I think this is BS, but ...

Discussion in 'Main Forum' started by DianaCox, May 23, 2016.

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    DianaCox

    DianaCox Bad Cop

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    A self-appointed "Digital Health Strategist, Obesity Activist Entrepreneur" posted this on the ASMBS LinkedIn site.

    80-85% of patients who were obese prior to or at the time of their marriage will, within two years, divorce after weight-loss surgery.
    Physical, emotional, and behavioral changes after weight loss affect marital relationships. Statistically, divorce after weight-loss surgery is extremely high except in case of a long-term marriage that began when the spouse was of normal weight.​

    http://www.mybariatriclife.org/divorce-after-weight-loss-surgery-heres-why/

    Some bariatric surgeons also questioned her, and she responded:
    The statistic originated from John Pilcher, MD, FACS, a bariatric surgeon in San Antonio. The original article was "Counseling Bariatric Surgery Patients" by Dan Orzech in Social Work Today Vol. 5 No. 6 P. 24 -- you may view it here:https://www.hitpages.com/doc/4916991437570048/1#pageTop

    My response:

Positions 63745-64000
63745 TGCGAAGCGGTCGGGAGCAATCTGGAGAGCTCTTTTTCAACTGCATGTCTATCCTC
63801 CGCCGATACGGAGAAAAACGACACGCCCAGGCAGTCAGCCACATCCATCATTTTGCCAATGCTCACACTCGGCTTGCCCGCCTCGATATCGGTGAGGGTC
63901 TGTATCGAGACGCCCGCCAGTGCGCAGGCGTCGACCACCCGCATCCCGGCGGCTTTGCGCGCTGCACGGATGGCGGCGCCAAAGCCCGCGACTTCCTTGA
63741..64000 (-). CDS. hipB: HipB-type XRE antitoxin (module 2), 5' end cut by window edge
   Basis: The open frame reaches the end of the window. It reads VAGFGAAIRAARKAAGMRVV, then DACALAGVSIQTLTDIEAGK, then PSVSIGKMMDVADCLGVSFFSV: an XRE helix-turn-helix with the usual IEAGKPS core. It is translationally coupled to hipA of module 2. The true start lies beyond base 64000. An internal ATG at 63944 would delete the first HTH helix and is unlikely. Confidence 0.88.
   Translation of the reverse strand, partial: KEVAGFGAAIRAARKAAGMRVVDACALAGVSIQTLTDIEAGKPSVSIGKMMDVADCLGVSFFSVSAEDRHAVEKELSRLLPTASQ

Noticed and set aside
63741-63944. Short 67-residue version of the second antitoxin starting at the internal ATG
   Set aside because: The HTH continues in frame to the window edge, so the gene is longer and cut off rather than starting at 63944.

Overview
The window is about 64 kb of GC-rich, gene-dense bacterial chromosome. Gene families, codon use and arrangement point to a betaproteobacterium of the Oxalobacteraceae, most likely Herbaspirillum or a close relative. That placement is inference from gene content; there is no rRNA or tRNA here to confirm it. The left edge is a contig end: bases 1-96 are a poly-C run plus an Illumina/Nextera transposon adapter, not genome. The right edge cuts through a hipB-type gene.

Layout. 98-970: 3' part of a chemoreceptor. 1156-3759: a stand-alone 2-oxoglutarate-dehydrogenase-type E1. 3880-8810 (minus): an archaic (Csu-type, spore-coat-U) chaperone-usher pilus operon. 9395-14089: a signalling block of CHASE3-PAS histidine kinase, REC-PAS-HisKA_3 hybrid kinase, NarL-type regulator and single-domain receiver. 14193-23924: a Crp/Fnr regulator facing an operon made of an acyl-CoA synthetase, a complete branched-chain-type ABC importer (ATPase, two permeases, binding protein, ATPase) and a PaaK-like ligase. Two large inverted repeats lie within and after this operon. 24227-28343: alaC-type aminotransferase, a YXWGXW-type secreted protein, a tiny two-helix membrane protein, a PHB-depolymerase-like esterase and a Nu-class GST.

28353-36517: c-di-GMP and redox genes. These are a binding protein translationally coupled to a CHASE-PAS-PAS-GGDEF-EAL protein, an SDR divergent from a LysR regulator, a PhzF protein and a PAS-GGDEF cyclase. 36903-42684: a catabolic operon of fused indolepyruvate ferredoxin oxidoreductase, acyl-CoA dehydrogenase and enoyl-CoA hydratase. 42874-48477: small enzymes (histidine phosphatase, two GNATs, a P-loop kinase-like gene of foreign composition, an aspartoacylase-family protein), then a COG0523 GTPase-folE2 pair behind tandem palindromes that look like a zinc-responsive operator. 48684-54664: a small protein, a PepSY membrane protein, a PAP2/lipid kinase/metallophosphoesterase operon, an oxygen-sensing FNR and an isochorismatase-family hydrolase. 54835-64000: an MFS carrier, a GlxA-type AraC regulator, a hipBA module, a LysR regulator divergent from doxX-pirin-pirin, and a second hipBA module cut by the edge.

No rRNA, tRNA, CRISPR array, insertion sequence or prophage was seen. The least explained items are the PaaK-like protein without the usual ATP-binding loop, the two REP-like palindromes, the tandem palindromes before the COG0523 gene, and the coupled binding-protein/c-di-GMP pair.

While I'm sure the actual number is significant, this number sounds outlandishly high, and is not supported even on the "hitpages" site - which does NOT report or link to the study, if there was one, and which ACTUALLY states: "Not everyone is affected in the same way, however. “If a patient in a long-term marriage was a normal weight when the marriage began,” Pilcher says, “that marriage is probably in pretty good shape to withstand the changes following surgery. If the patient was heavy at the time the marriage or the relationship began, however, there’s an 80% to 85% chance that that relationship is going to break up within two years of surgery." A RELATIONSHIP is not the same as a marriage - what percentage of people in this "study" were in a "relationship" rather than a marriage? BIG difference.​
     
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    Will2014

    Will2014 Well-Known Member